Few things determine the effectiveness of a company’s prevention strategies like speed. The quicker companies can address a threat, the better chance they have of preventing it from escalating or even stopping it outright.
To do that, better automation is essential. Advances in artificial intelligence (AI) and other ancillary technologies are making it possible to analyze everything from user-behavior profiles for guarding against internal threats to identifying possible external attacks on a company’s infrastructure. In some ways, this technology is becoming so competent that IT admins can be alerted to a threat before it compromises sensitive information.
It may seem dubious that more technology is the solution to an inherently technology-based problem, but the right technology deployed for the right purposes can make all the difference.
5. More Security Training And Better Oversight For Employees, Third-Party Vendors And Privileged Users
For companies to succeed at protecting data in 2019, they will need to foster an all-in approach to data security. Training in data security best practices needs to extend to all facets of an organization including management, employees, third-party vendors and anyone else with access to the company’s network.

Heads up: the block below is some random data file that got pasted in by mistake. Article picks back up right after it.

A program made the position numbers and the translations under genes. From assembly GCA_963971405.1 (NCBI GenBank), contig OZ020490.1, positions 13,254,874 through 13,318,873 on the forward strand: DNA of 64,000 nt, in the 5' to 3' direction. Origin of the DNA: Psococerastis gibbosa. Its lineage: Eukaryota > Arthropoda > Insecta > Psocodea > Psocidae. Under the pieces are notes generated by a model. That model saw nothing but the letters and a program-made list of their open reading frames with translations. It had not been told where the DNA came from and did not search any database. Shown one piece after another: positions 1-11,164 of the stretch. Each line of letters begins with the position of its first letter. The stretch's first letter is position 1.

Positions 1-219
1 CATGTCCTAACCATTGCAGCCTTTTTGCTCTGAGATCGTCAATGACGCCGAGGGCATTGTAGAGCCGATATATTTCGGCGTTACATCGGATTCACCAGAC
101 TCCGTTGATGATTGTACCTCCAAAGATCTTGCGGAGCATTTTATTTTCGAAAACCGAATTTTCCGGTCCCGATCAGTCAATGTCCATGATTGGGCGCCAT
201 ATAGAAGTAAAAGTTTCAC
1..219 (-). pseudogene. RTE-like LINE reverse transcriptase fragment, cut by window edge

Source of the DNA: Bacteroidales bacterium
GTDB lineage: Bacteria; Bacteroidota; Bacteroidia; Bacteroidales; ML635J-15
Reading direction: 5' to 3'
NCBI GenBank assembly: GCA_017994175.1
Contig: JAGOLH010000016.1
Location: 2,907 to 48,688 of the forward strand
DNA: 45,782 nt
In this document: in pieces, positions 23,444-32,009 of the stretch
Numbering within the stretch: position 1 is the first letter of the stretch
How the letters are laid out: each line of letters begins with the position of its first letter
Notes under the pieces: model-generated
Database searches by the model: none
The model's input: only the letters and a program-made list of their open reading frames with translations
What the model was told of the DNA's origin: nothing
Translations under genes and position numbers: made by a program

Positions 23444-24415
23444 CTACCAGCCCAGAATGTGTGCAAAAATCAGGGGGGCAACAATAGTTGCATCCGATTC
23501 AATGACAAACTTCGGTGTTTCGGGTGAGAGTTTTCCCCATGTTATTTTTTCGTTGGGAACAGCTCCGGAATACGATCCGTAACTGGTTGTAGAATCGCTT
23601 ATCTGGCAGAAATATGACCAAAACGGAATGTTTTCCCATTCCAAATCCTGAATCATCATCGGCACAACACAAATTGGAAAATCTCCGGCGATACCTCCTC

Moreover, oversight and monitoring of these priorities will provide accountability and reinforcement for the critical prerogative of data security. In doing so, it’s possible to spot data exfiltration risks and to provide warnings when training protocols are broken, creating a dynamic system for preventing a data loss event.
Few things can derail a company’s goals and aspirations like a data breach, and the threats are sure to change as the year progresses. However, by planning to address the things that will matter most, any organization can put themselves in a position to succeed in a digital landscape littered with hazards and threats.
December 14, 2018 at 08:11AM
Forbes – Entrepreneurs